How and Why to Pray the Examen
June 10, 2022
There is an old form of prayer called the Examen. It was first developed by the 15th century Spanish mystic Igancio de Loyola, who commended the priests in his growing movement called the Society of Jesus to pray this way every day. For a few years, I’ve been praying versions of this prayer daily myself. And this summer, I’m sharing that experience with a small group at Reservoir.
If it interests you, here is how and why to pray the Examen.
How to Pray the Examen
- Acknowledge presence and ask for God’s guidance.
Take a slow breath and remember God is with you. Whisper aloud if you can: you are with me, God. Ask for God to deepen your insight and wisdom. You are about to pray in the spirit of Psalm 139, seeking to know and be known, in all your beauty and troubles, just as you are already fully known by God.
- Review your day.
Think about what you have experienced and felt throughout the day. (You can pray this way in the morning or the evening, considering either yesterday or the day that is coming to a close.) Identify any experiences in which life seems to be flowing more, and any where life is diminishing. This is a little different than highs and lows. You may have an experience of sadness, but one in which you felt really alive and connected. You may have accomplished something, but that accomplishment left you surprisingly empty. We’re looking to notice experiences in which we became more alive, which are likely times in which we are growing closer to God. And we’re looking to notice experiences in which we became less alive, which may be times in which we were moving away from God. (Ignatian spirituality calls this consolation and desolation.)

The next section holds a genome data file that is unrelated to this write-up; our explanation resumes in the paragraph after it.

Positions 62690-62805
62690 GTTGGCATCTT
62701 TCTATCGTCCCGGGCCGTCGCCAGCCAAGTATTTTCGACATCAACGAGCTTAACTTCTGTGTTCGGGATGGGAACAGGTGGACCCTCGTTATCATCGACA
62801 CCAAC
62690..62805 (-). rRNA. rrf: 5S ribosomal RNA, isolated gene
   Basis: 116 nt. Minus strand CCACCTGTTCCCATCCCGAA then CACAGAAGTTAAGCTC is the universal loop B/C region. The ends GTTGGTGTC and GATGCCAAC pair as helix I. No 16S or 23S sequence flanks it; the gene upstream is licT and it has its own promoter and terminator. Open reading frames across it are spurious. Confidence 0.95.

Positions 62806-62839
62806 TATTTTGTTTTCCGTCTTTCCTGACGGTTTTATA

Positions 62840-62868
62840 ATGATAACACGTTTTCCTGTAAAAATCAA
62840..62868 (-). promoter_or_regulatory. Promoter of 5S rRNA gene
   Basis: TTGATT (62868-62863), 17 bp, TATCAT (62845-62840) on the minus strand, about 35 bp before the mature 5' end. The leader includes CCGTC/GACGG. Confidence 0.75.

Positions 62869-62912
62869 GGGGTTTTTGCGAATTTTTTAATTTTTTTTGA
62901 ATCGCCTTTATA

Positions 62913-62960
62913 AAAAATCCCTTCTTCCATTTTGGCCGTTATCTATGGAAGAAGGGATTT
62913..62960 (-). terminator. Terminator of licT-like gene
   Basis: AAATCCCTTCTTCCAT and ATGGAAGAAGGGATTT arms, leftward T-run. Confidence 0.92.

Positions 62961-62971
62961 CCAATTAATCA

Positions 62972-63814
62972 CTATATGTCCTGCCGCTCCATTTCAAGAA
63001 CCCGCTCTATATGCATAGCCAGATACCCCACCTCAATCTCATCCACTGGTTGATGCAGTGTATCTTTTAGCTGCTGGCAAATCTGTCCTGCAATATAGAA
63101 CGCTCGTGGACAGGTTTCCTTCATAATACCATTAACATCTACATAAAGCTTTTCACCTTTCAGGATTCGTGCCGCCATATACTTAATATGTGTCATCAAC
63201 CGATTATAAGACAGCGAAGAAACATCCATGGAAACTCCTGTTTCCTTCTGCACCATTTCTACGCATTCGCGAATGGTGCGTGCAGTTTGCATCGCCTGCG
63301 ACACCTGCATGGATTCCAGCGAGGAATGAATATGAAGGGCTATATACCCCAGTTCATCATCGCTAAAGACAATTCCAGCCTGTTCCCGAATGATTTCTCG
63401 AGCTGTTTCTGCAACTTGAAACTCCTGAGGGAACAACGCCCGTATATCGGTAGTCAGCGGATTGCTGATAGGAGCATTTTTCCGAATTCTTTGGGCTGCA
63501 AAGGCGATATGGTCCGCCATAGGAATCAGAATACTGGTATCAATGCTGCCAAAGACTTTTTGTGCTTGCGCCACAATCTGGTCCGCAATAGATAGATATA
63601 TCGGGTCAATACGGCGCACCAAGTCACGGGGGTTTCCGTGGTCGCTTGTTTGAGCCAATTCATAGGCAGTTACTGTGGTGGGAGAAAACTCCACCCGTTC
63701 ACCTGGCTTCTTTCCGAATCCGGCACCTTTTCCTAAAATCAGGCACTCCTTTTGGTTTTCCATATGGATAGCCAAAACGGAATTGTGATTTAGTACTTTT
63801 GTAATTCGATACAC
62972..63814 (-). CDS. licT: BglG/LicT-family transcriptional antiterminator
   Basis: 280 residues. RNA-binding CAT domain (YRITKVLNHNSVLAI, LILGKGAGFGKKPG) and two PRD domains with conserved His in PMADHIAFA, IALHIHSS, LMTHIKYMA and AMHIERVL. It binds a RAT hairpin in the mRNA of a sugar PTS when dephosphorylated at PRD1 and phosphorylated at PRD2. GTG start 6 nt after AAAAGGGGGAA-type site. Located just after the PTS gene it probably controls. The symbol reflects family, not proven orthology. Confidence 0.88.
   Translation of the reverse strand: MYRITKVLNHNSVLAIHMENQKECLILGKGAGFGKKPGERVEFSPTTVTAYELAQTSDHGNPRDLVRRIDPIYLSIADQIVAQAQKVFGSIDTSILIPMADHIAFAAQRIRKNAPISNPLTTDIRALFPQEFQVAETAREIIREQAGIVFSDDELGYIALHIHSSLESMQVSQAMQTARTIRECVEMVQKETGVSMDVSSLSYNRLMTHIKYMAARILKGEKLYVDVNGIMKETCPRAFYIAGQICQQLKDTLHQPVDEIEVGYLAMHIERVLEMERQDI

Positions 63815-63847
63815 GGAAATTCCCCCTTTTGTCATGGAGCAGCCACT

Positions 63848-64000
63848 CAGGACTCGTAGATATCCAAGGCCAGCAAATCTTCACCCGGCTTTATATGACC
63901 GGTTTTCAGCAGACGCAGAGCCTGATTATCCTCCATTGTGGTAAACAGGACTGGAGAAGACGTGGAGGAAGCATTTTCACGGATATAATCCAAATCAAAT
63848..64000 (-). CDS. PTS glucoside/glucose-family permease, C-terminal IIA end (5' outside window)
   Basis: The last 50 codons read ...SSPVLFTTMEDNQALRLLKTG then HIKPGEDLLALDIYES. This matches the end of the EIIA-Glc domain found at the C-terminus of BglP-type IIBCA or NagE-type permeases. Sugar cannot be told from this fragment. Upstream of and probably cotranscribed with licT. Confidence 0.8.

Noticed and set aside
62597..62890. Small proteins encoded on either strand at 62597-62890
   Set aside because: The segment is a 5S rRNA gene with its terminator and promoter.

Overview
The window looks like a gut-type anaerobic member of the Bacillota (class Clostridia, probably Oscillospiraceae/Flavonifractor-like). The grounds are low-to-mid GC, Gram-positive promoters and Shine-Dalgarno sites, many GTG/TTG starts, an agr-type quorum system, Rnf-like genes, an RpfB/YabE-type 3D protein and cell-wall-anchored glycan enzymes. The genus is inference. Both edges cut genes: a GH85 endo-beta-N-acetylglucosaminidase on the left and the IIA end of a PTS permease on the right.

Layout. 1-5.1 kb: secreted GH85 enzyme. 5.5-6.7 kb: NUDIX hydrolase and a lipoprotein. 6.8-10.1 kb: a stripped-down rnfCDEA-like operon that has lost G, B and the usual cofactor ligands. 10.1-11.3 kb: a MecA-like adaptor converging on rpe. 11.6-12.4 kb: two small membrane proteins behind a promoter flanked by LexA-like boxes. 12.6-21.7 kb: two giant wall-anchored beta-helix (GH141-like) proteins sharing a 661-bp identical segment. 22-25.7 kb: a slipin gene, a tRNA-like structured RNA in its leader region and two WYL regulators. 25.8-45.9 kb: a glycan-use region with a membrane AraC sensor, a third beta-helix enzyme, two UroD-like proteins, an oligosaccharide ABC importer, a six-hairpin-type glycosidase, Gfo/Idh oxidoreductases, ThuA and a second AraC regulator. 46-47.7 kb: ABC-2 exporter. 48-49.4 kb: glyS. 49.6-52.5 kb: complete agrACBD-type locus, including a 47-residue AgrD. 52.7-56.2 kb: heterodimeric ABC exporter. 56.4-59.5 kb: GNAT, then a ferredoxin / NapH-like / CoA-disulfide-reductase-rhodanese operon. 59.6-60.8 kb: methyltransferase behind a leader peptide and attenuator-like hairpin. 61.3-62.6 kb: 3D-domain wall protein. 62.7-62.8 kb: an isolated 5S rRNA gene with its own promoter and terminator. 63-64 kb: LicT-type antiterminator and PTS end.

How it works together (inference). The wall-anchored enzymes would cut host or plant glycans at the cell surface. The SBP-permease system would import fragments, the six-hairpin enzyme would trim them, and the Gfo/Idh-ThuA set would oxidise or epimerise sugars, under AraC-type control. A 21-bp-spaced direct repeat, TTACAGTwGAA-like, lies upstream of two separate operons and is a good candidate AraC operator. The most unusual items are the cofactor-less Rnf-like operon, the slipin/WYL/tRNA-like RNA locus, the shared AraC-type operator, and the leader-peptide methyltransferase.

- Reflect on, talk to God about what you notice.
Pay attention to what you are noticing and learning. What do you have to say about these things? You may be helped by prayers of thank you, sorry, or please.
- Thank you – gratitude to God or others for gifts, blessings, connection.
- Sorry – letting God know how you lost your way, perhaps realizing you owe someone else an apology
- Please – asking God for insight, guidance, help with things you are experiencing.
- Look forward to the day to come, with hope, resolution, and prayer.
Think and pray a bit about the day to come. Share your hopes with God. If you want to resolve to live differently in any way, feel free to do so. Ask God for whatever you or others in your life need.
Why to Pray the Examen
- Over time, you’ll discover God in all things.
The trademark phrase of Ignatian spirituality is the discovery of God in all things. The Examen invites us to notice how the Spirit of God has been with us each day and notice how we and others in our life either partnered with the Spirit of God or missed the moment. But over time, we notice more and more how God is always with us all, loving us and wooing us toward ever more just, creative, loving lives.
- It’s a powerful tool for personal growth.
It is widely known that regular, structured self-reflection is one of the most powerful ways to grow in any area of life. The Examen offers just that opportunity, and it does so bathing the experience in gratitude, awareness of God’s presence, and prayer. The Examen can be a means to not only connect with God but to partner with God in growing an ever-more purposeful, meaningful, valuable life.
- It can be endlessly adapted.
The Examen is an old form or prayer and a flexible one that can be adapted to suit many purposes. On our blog you can a daily examen for living as an anti-racist person, co-written by Reservoir member and spiritual director Vernee Wilkinson. Last year, I wrote an examen for the long season of the pandemic. There are examen apps, including one I’ve used called Reimagining the Examen. The goal isn’t to pray the Examen the “right” way, but to use it as a guide however you are led.